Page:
Bruins

How a humbling experience sparked a change in David Backes for this Bruins camp

How a humbling experience sparked a change in David Backes for this Bruins camp

BOSTON – David Backes knew something needed to change this summer.

The 35-year-old had been a healthy scratch for the final three games of the Stanley Cup Final, and endured a summer full of questions as to whether he’d even make the NHL roster for the Bruins this season coming off just seven goals and 20 points last year.

“A little sand in the face at the end of last year maybe fed [my motivation] a little bit and maybe rightfully so,” said Backes, after scoring a goal and having a very good night in Boston’s 2-0 preseason win over the Devils on Wednesday night. “I think the way [the season] ended lit a fire under me this summer.”

Backes certainly got that and then some after a little “divine inspiration” this summer that put him in touch with a skating coach, Katie McDonough, that put him throw a power skating boot camp of sorts. The Bruins winger popped in to visit a bunch of young female hockey players taking a skating class with McDonough, a friend of a friend, this summer. Backes good-naturedly jumped into the drills with the girls and realized that he couldn’t perform the drill that a group of 12-year-old girls was doing with ease.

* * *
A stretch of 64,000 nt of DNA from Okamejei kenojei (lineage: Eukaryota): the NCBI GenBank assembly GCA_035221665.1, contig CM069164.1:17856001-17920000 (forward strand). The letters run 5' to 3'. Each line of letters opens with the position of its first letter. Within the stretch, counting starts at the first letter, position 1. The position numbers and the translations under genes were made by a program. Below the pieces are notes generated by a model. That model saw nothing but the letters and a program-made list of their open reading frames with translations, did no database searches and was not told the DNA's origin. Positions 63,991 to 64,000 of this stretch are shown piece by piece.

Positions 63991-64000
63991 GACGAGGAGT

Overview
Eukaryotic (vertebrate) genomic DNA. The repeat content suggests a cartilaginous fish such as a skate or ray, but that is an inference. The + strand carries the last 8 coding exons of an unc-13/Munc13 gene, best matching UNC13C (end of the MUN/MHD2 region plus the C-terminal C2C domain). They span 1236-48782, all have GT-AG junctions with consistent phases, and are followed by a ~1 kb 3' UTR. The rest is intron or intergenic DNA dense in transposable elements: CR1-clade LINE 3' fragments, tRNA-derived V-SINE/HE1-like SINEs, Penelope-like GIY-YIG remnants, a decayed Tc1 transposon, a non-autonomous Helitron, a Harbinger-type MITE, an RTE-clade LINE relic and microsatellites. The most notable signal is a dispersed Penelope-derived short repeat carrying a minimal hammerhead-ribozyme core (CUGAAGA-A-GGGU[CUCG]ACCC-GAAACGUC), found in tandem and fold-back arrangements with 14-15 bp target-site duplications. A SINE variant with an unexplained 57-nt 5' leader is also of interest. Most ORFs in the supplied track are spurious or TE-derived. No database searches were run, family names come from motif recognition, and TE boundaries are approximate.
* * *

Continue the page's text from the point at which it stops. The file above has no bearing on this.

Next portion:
“It was maybe the most humbled I’ve been in my entire life. It was like a mohawk, into a one-leg around this cone and then explode out, and I just couldn’t put the footsteps together. I don’t know,” admitted Backes. “These were little hockey players that were doing this and going around [the cones] and I was like ‘okay, I need help here.’ And I got help.

“It was a rude awakening Day One, and then night one and night two with how sore that I was. I was using muscles that I had either neglected or had stiffened up. And it was necessary.”

So Backes determined then and there to work with McDonough, a former figure skater, this summer on his skating, and to sacrifice summer vacations with his family to work out and get ready for a hugely important NHL season in Boston.

“I put the work in and I think I feel better on the ice than I have in a long, long time,” said Backes. “My first year probably felt a little bit like this, but I feel like I’m back to moving around, creating plays and engaged in the game. It’s no excuse for years 2 and 3 whether it was dropping off, or disengaged, or whatever it was. But I feel like I’m back to that level and I needed to be in order to earn that spot.